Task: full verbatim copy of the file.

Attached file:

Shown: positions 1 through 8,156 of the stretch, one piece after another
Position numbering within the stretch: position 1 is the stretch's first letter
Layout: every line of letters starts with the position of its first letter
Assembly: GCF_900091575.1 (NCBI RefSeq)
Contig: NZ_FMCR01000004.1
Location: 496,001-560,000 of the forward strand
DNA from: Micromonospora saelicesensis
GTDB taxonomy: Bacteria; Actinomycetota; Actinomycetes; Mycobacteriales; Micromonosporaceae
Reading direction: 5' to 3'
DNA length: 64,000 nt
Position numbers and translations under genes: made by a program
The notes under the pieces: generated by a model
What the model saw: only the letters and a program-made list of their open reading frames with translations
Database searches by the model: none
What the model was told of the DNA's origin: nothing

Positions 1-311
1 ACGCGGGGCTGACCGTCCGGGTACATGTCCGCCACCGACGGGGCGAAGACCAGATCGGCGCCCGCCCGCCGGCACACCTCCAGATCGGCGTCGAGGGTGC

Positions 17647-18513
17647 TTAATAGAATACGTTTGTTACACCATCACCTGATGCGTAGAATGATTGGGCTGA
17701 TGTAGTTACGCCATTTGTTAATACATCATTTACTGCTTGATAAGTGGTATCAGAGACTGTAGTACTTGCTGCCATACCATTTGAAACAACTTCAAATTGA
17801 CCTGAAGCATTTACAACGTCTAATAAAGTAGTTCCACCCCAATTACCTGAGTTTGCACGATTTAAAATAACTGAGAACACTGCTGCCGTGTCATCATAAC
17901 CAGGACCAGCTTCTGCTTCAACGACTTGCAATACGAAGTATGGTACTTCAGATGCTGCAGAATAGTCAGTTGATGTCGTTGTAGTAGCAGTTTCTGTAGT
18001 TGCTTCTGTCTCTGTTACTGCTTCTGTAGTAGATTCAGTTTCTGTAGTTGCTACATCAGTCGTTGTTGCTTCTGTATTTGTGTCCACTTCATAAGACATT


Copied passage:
Shown: positions 1 through 8,156 of the stretch, one piece after another
Position numbering within the stretch: position 1 is the stretch's first letter
Layout: every line of letters starts with the position of its first letter
Assembly: GCF_900091575.1 (NCBI RefSeq)
Contig: NZ_FMCR01000004.1
Location: 496,001-560,000 of the forward strand
DNA from: Micromonospora saelicesensis
GTDB taxonomy: Bacteria; Actinomycetota; Actinomycetes; Mycobacteriales; Micromonosporaceae
Reading direction: 5' to 3'
DNA length: 64,000 nt
Position numbers and translations under genes: made by a program
The notes under the pieces: generated by a model
What the model saw: only the letters and a program-made list of their open reading frames with translations
Database searches by the model: none
What the model was told of the DNA's origin: nothing

Positions 1-311
1 ACGCGGGGCTGACCGTCCGGGTACATGTCCGCCACCGACGGGGCGAAGACCAGATCGGCGCCCGCCCGCCGGCACACCTCCAGATCGGCGTCGAGGGTGC

Positions 17647-18513
17647 TTAATAGAATACGTTTGTTACACCATCACCTGATGCGTAGAATGATTGGGCTGA
17701 TGTAGTTACGCCATTTGTTAATACATCATTTACTGCTTGATAAGTGGTATCAGAGACTGTAGTACTTGCTGCCATACCATTTGAAACAACTTCAAATTGA
17801 CCTGAAGCATTTACAACGTCTAATAAAGTAGTTCCACCCCAATTACCTGAGTTTGCACGATTTAAAATAACTGAGAACACTGCTGCCGTGTCATCATAAC
17901 CAGGACCAGCTTCTGCTTCAACGACTTGCAATACGAAGTATGGTACTTCAGATGCTGCAGAATAGTCAGTTGATGTCGTTGTAGTAGCAGTTTCTGTAGT
18001 TGCTTCTGTCTCTGTTACTGCTTCTGTAGTAGATTCAGTTTCTGTAGTTGCTACATCAGTCGTTGTTGCTTCTGTATTTGTGTCCACTTCATAAGACATT